A Pennsylvania-based priest has deemed Celine Dion’s new gender-neutral clothing line for kids ‘demonic’ and ‘satanic.’
Dion launched the groundbreaking clothing line, called CELINUNUNU, last month.
‘CELINUNUNU believes that fashion builds concepts deep within our minds and changes thought patterns,’ the company said in a press release. ‘It aims to free the forces of creativity and imagination in children, nurturing equality and flexibility of thought that enable kids to fully embrace who they are.’
But this line of thinking isn’t okay with Msgr. John Esseff, a priest and exorcist in the Diocese of Scranton.
Msgr. John Esseff
Esseff spoke with The National Catholic Register (NCR) on the ‘satanic’ nature of these clothes.
‘I’m convinced that the way this gender thing has spread is demonic,’ he said. ‘It’s false. I don’t even know how many genders there’s supposed to be now, but there are only two that God made.’
‘The devil is going after children by confusing gender,’ he continued. ‘When a child is born, what is the first things we say about that child? It’s a boy, or it’s a girl. That is the most natural thing in the world to say. But to say that there is no difference is satanic.’
‘To take away the male or femaleness of a baby is hitting at the very heart of nature by denying a simple truth of the way that child was created.’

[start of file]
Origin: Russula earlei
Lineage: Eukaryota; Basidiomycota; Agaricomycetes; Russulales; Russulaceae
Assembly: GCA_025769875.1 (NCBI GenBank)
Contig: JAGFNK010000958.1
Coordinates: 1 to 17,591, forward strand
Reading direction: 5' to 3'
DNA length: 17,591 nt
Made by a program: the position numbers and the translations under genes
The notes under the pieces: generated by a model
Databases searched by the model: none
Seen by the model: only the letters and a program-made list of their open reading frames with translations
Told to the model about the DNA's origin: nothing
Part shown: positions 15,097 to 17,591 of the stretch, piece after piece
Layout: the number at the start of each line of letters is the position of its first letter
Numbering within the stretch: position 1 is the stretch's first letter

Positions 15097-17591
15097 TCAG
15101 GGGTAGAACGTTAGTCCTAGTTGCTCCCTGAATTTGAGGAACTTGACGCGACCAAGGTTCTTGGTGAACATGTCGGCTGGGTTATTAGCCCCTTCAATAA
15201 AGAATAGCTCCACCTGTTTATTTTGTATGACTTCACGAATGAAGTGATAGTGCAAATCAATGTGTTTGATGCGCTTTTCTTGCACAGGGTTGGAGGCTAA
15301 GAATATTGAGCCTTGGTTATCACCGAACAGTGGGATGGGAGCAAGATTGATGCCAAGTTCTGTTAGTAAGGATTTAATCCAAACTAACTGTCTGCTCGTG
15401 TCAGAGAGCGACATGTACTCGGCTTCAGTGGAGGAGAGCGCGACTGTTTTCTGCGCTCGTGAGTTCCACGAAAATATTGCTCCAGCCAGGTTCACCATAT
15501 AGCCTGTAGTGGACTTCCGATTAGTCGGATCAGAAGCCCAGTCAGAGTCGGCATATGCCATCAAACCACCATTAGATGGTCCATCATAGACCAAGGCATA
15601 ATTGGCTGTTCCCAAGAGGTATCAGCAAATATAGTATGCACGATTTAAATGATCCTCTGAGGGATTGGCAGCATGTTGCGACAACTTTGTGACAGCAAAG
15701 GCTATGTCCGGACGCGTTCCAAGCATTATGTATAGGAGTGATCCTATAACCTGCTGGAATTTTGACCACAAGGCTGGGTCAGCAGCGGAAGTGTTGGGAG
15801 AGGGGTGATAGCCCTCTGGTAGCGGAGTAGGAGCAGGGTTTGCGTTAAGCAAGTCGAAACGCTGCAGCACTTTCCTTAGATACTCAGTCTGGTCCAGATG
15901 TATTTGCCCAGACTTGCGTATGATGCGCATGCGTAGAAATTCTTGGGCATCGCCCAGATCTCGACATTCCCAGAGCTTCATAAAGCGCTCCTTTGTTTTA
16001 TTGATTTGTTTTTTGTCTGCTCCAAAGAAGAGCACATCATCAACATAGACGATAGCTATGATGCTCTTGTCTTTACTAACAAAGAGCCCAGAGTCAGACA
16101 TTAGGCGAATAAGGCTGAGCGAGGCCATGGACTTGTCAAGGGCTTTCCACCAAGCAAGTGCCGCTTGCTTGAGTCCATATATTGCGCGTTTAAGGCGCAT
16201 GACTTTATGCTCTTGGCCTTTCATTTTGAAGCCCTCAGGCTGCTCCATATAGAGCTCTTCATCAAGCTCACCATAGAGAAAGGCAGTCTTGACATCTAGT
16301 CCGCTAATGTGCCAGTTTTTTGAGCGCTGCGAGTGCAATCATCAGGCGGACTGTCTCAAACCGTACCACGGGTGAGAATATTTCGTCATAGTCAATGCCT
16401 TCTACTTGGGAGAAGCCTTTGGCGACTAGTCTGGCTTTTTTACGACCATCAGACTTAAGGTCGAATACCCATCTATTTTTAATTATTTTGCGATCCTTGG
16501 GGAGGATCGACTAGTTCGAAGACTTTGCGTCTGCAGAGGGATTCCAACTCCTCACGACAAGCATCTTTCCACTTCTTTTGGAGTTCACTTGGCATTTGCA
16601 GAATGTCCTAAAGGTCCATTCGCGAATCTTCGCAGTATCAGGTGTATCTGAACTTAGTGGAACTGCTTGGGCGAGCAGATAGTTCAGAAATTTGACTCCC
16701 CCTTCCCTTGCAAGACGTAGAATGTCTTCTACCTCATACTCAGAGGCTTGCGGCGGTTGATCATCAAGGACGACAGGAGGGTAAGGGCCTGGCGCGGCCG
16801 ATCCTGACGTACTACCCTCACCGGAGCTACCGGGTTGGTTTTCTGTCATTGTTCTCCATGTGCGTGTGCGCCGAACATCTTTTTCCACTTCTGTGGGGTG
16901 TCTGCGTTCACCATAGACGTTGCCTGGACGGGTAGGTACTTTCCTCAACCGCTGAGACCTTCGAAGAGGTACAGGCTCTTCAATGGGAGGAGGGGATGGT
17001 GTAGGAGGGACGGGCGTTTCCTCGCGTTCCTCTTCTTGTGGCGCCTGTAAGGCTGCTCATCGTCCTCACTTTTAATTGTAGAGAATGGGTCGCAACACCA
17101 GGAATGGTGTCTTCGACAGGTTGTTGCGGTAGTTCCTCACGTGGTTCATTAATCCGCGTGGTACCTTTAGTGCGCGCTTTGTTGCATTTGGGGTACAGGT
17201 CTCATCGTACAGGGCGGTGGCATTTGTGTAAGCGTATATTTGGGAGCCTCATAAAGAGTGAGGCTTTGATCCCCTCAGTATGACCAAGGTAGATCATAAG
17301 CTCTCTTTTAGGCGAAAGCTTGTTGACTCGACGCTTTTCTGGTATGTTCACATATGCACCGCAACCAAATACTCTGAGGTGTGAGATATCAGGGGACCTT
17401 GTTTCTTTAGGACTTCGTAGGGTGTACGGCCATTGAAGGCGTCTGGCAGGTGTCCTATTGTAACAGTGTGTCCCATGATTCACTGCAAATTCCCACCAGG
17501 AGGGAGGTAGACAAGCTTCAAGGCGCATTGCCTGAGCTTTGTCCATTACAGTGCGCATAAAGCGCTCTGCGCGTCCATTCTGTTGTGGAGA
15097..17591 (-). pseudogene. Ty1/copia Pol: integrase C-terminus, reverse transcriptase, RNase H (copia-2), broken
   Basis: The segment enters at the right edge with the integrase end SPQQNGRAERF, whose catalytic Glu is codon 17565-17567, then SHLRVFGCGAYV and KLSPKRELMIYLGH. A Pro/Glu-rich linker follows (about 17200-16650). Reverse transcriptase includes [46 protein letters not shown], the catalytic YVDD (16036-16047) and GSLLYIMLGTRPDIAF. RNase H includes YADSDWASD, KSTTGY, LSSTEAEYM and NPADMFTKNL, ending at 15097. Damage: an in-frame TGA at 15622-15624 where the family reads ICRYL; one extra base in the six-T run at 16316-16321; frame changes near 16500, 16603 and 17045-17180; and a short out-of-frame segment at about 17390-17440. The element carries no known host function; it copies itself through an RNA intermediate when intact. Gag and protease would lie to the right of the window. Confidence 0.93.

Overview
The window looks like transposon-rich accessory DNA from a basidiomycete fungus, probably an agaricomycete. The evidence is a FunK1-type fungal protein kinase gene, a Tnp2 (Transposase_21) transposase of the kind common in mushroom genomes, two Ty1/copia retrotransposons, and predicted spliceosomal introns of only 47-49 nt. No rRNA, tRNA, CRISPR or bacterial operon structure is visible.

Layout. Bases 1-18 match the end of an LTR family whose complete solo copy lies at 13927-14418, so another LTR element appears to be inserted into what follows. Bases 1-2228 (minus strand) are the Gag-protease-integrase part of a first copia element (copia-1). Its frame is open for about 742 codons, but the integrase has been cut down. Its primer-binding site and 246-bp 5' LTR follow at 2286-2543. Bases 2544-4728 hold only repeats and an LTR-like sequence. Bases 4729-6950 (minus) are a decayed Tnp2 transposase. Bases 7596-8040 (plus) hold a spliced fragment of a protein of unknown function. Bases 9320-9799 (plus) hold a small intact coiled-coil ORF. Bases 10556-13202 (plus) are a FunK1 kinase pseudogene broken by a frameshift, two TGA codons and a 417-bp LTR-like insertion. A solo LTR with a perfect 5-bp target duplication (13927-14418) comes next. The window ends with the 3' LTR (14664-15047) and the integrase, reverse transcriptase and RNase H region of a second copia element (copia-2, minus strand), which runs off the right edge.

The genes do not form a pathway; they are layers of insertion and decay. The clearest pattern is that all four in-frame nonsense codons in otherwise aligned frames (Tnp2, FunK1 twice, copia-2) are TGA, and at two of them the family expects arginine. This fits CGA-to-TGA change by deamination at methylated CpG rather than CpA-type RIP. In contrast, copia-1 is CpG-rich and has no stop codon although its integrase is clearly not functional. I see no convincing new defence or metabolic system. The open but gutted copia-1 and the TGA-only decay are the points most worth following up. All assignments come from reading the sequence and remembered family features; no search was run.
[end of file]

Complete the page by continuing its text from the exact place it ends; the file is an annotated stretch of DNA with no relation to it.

‘People behind this are influencing children to disorder. This is definitely satanic. There is a mind behind it—an organized mindset.’
‘The devil is a liar and there are huge lies being told. This is being done for money, and there is divisiveness that comes from this—marks of the devil.’
‘Ugly’ clothing with meaning
The journalist behind this NCR interview referred to the clothing as ‘ugly,’ ‘creepy,’ and ‘disturbing’ due to the dark colors and skull motifs.
While the goth aesthetic may not be for everyone, the message behind the clothing line is important nonetheless.
Gender stereotyping and imposed gender roles can have consequences on the minds of youth.
‘Adolescent health risks are shaped by behaviors rooted in gender roles that can be well-established in kids by the time they are 10 or 11 years old,’ explains Kristin Mmari, the lead researcher behind John Hopkins’ Global Early Adolescent Study. ‘Yet we see billions of dollars around the world invested in adolescent health programs that don’t kick in until they are 15, and by then, it’s probably too late to make a big difference.’